We have previously audited, in accordance with the standards of the Public Company Accounting Oversight Board (United States), the consolidated balance sheet of AmSouth Bancorporation and subsidiaries as of December 31, 2004, and the related consolidated statements of earnings, shareholders’ equity, and cash flows for the year then ended not presented herein, and in our report dated March 10, 2005, we expressed an unqualified opinion on those consolidated financial statements. In our opinion, the information set forth in the accompanying consolidated balance sheet as of December 31, 2004, is fairly stated, in all material respects, in relation to the consolidated balance sheet from which it has been derived.

 

LOGO

 

Birmingham, Alabama

November 3, 2005

 

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Item 2. Management’s Discussion and Analysis of Financial Condition and Results of Operations

 

Introduction

 

This discussion and analysis is part of AmSouth Bancorporation’s (“AmSouth” or “the Company”) Quarterly Report on Form 10-Q to the Securities and Exchange Commission (SEC) and updates AmSouth’s Annual Report on Form 10-K for the year ended December 31, 2004, which was previously filed with the SEC. This information should be read together with the financial information contained in the Form 10-K. Certain prior period amounts presented in this discussion and analysis have been reclassified to conform to current period classifications.

 

AmSouth is a regional bank holding company headquartered in Birmingham, Alabama, with $51 billion in assets, more than 685 branch banking offices and over 1,200 ATMs. AmSouth operates in Florida, Tennessee, Alabama, Mississippi, Louisiana, and Georgia. AmSouth is a leader among regional banks in the Southeast and has three principal business segments. Consumer Banking delivers a full range of financial services to individuals and small businesses, including loan products such as residential mortgages, equity lending, credit cards, and loans for automobile and other personal financing needs, and various products designed to meet the credit needs of small businesses. Consumer Banking also offers various deposit products to meet customers’ savings and transaction needs. Commercial Banking meets the requirements of corporate and middle market customers with a comprehensive array of credit, treasury management, international and capital markets services. Included among these are several specialty services such as real estate finance, asset based lending and commercial leasing. Wealth Management is comprised of trust, institutional, retirement, private client services and broker-dealer services. This area includes traditional trust services as well as a substantial selection of investment management services. AmSouth also offers a complete listing of banking products and services at its web site, www.amsouth.com.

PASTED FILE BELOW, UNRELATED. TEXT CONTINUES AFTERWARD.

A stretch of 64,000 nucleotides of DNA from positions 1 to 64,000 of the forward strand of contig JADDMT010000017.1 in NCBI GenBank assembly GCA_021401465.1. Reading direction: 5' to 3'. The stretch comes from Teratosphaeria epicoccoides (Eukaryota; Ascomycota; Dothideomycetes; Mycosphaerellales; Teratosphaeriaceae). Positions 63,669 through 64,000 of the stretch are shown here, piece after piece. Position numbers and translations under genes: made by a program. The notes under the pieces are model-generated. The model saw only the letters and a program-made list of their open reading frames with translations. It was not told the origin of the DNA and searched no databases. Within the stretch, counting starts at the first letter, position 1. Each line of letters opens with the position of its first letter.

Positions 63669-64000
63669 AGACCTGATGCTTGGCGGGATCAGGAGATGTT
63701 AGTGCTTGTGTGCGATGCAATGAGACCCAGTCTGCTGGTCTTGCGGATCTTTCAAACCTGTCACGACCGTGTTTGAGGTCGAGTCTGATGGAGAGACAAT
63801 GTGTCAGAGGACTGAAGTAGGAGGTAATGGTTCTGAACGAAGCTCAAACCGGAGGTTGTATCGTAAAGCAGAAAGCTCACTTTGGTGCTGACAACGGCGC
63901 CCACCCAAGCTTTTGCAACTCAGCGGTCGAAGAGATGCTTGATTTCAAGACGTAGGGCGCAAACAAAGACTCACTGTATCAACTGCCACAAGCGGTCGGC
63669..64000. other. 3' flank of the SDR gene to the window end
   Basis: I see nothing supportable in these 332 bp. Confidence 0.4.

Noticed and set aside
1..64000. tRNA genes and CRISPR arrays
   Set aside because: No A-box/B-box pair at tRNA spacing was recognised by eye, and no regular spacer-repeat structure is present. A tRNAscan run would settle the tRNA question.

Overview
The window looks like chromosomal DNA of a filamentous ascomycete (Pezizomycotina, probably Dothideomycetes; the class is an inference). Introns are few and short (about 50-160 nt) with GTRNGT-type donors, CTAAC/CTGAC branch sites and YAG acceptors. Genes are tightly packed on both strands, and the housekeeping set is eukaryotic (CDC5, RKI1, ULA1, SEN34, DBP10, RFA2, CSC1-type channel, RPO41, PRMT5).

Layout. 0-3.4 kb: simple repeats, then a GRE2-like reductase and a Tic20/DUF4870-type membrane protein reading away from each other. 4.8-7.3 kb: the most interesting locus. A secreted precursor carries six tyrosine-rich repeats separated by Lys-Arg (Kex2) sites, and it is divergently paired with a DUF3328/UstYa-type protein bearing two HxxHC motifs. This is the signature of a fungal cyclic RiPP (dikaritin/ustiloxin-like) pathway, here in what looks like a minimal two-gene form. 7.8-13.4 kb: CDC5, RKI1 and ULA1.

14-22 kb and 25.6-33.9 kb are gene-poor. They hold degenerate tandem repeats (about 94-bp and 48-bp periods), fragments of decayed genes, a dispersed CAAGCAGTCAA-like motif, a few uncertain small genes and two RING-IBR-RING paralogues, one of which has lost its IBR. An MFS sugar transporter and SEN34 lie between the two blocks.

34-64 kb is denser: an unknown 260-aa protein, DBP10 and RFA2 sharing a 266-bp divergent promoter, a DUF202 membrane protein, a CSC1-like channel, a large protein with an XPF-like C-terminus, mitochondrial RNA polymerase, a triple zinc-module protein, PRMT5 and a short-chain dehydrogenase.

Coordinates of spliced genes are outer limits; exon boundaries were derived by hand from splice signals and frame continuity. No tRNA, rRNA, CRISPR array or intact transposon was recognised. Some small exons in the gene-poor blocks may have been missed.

The preparation of AmSouth’s financial statements requires Management to make subjective and sometimes complex judgments in the application of certain of its accounting policies that involve significant estimates and assumptions about the effect of matters that are inherently uncertain. These estimates and assumptions are based on information available as of the date of the financial statements, and may materially impact the reported amounts of certain assets, liabilities, revenues and expenses as the information changes over time. Accordingly, different amounts could be reported as a result of the use of revised estimates and assumptions in the application of these accounting policies.

 

Accounting policies considered relatively more critical due to either the subjectivity involved in the estimate and/or the potential impact that changes in the estimate can have on the reported financial results include the accounting for the allowance for loan losses, pensions, derivatives and hedging activities, and income taxes. Information concerning these policies is included in the “Critical Accounting Estimates” section of Management’s Discussion and Analysis in AmSouth’s 2004 Form 10-K. There were no significant changes in these accounting policies during the first nine months of 2005.